Before there were parishes in England, there were Minsters. ‘Minster’ is simply another word for monastery, or monastic community. However, these Minsters were not enclosed orders, they were instead the central social and economic hub for a network of communities. The Minster church was a place for pursuing worship, prayer, study and formation in discipleship. There was room for specialisation in ministries given the concentration of resources, and these served as a resource for the surrounding communities known as parochiae – what became the parishes. The Minster model was fundamentally missional in orientation and concerned with evangelising and nurturing those local communities.
The parish model succeeded the Minsters principally because the Minsters were successful in that evangelisation. The local communities, converted to the gospel, raised sufficient resource to employ their own local minister – often with the support of a wealthy local landlord who saw the establishment of a church on his land as a feather in his cap – and so, over time, was born the classic pattern of the English parson – the George Herbert model. In this context the work of the church was primarily one of pastoral care and maintenance, with the local minister being a more or less capable jack of all trades, providing for the sacramental and pastoral needs of the local community.
There are several pressures acting upon the church today which, to my mind, make the restoration of the Minster model the way forward for the church.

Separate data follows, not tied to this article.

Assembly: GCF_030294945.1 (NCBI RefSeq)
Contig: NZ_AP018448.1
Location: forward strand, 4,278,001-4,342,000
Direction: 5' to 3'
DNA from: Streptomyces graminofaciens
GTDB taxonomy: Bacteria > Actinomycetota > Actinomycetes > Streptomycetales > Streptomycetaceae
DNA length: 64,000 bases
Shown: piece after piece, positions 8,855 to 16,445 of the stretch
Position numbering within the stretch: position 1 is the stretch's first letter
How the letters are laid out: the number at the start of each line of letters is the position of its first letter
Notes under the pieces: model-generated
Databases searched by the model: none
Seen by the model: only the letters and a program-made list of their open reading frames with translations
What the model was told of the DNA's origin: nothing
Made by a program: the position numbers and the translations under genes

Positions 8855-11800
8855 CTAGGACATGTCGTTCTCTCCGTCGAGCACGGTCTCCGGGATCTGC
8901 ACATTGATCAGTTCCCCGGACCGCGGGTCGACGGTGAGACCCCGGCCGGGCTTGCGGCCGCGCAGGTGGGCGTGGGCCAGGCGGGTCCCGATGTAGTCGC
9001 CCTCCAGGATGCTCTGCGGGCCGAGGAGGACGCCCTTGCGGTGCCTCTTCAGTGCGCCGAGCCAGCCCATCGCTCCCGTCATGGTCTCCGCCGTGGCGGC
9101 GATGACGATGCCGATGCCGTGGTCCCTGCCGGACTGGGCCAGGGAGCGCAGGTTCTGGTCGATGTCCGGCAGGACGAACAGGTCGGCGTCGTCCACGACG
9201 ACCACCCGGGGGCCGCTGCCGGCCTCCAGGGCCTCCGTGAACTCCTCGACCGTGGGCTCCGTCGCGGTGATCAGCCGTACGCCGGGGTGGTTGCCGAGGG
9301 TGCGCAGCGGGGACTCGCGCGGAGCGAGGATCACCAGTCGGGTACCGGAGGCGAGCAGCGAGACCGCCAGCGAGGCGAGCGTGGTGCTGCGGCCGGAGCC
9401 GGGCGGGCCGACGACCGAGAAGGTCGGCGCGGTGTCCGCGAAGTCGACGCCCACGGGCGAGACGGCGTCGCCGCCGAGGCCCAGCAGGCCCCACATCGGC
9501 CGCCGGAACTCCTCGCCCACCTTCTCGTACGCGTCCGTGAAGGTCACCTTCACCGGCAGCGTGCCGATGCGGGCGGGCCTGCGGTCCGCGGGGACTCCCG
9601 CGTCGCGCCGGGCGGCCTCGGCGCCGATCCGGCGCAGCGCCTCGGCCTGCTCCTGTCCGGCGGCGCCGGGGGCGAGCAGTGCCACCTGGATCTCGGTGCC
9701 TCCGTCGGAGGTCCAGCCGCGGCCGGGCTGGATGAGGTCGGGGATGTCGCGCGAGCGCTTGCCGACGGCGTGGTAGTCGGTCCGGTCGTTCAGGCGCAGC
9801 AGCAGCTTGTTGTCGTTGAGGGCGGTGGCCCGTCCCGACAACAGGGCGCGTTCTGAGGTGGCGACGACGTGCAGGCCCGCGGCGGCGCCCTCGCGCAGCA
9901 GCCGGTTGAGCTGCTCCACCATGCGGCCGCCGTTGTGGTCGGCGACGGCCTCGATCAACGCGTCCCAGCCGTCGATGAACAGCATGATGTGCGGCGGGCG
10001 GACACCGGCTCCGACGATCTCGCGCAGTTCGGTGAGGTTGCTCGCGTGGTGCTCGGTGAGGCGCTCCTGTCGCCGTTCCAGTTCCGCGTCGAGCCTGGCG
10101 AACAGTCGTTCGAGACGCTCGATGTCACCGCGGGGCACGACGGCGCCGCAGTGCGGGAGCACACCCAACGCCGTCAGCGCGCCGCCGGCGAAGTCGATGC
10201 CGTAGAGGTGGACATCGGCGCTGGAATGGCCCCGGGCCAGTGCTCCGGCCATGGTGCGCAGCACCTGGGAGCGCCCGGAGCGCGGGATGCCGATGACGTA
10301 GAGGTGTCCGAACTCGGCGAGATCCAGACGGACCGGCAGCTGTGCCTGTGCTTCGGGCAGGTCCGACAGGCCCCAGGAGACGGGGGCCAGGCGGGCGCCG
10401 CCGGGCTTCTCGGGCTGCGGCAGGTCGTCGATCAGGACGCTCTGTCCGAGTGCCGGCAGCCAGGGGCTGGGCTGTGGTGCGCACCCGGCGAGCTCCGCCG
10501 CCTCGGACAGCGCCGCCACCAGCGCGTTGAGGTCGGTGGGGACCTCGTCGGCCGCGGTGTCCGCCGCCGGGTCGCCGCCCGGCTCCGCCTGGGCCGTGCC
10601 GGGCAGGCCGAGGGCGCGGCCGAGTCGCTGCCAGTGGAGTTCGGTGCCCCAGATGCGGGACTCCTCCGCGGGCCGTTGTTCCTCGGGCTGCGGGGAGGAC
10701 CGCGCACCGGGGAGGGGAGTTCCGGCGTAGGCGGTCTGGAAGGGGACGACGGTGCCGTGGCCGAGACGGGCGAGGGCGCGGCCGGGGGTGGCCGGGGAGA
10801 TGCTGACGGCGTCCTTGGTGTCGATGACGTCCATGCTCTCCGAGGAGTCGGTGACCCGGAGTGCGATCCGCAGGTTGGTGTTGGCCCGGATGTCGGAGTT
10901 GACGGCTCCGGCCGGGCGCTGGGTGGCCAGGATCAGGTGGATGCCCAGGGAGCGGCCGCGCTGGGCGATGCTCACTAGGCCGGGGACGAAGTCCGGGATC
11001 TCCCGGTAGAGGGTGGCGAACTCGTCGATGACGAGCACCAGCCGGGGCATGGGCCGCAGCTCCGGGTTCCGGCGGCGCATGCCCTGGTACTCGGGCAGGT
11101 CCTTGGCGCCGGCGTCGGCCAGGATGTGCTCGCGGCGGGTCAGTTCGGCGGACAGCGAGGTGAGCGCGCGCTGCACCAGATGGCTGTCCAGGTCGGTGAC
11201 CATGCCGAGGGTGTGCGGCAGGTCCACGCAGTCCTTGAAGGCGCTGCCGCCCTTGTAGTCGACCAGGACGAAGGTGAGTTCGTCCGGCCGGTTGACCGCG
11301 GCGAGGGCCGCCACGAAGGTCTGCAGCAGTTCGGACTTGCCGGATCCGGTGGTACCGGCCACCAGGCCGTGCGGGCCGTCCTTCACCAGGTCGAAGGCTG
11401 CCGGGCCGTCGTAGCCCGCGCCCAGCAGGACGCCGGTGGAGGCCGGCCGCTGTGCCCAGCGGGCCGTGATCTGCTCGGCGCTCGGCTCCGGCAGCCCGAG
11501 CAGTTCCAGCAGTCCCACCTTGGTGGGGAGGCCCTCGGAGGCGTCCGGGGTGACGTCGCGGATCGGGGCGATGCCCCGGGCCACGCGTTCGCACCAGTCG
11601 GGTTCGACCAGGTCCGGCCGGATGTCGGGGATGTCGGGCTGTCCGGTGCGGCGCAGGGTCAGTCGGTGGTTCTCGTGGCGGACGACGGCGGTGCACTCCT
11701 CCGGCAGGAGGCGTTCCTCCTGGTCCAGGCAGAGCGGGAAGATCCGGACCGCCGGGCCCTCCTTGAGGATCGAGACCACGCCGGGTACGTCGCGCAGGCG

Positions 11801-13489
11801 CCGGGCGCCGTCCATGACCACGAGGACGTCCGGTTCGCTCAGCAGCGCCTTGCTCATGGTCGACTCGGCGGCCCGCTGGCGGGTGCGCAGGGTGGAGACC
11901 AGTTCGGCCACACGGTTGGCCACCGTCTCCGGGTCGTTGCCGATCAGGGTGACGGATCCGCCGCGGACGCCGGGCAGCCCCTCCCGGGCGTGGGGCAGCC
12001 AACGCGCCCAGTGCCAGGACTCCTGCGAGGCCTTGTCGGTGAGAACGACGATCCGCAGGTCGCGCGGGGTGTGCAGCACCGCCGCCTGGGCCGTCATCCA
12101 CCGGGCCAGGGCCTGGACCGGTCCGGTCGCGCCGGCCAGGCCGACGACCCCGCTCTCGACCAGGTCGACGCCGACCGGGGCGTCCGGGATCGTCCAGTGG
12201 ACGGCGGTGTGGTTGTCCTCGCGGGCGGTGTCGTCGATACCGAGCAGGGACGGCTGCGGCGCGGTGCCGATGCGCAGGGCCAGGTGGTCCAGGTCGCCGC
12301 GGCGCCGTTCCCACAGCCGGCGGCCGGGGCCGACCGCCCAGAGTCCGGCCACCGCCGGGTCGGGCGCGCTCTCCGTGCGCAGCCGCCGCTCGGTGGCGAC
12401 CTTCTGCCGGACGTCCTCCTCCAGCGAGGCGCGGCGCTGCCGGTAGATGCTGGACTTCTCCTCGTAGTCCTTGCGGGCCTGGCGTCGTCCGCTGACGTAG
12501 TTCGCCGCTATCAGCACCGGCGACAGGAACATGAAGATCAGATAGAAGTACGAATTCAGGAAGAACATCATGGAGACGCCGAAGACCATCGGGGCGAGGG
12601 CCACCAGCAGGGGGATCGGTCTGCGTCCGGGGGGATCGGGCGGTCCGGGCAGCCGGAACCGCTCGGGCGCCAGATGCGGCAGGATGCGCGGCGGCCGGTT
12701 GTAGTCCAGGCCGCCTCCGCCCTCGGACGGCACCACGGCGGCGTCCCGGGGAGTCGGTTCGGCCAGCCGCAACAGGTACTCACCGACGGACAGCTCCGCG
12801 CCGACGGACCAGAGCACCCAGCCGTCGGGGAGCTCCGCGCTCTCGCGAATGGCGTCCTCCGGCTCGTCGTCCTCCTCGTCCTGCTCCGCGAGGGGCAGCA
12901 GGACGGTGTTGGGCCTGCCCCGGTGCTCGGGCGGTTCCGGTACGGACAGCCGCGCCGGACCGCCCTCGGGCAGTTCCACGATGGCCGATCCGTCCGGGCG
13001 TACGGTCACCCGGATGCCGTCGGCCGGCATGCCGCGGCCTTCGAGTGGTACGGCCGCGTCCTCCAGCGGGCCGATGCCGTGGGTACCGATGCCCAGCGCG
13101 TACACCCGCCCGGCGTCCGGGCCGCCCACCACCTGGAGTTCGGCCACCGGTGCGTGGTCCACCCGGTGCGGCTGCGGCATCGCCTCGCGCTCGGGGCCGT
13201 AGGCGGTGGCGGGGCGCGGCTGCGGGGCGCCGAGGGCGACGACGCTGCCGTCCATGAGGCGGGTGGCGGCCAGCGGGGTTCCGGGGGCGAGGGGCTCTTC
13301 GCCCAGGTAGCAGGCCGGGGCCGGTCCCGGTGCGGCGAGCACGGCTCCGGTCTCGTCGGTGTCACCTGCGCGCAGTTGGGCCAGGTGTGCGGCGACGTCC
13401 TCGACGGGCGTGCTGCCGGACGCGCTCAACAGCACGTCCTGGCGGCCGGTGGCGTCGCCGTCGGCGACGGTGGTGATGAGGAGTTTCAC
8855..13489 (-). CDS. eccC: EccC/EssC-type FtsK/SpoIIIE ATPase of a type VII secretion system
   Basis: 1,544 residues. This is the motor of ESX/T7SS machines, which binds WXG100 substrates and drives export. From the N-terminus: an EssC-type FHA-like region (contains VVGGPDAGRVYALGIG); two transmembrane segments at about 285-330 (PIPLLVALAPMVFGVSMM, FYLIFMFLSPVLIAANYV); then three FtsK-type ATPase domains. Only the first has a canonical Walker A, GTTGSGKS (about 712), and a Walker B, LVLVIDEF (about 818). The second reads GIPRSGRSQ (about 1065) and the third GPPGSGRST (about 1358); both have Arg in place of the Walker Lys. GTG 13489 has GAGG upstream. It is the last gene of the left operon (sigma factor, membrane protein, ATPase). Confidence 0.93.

Amongst those pressures are:
– the contraction of clergy numbers over time. The broader pattern is familiar, but I was surprised to discover recently that the local pattern is more alarming than I had realised – the Colchester area (ie North Essex) is facing a decline in stipendiary clergy of two posts per year for the foreseeable future;
– the need for, and embrace of, the ministry of all the baptised, in this diocese called ‘Ministry as Partnership’, which has allowed a great many gifts to be explored and expressed in the life of the church;
– an acknowledgement of the collapse in Christian belief amongst the wider population, and therefore the necessity to shift to a more missional model of church.
We are now in a situation where the evangelistic success of the Minsters of England, a thousand years ago, has been destroyed. The population of England has just enough exposure and inherited acceptance of Christianity to inoculate it from genuine commitment and discipleship. In this context the inherited pattern of Christian life – local parishes and the George Herbert model of ministry – are incapable of being obedient to our Lord’s command to ‘go out and make disciples of all nations’.
Other people writing on related themes this month:
Phil Wyman at Phil Wyman’s Square No More
Beth at Until Translucent
Adam Gonnerman at Igneous Quill
Steve Hayes at Notes from the Underground
Jonathan Brink at JonathanBrink.com
Sally Coleman at Eternal Echoes
Brian Riley at at Charis Shalom
Cobus van Wyngaard at My Contemplations
Mike Bursell at Mike’s Musings
David Fisher at Cosmic Collisions
Alan Knox at The Assembling of the Church
Erin Word at Decompressing Faith
Sonja Andrews at Calacirian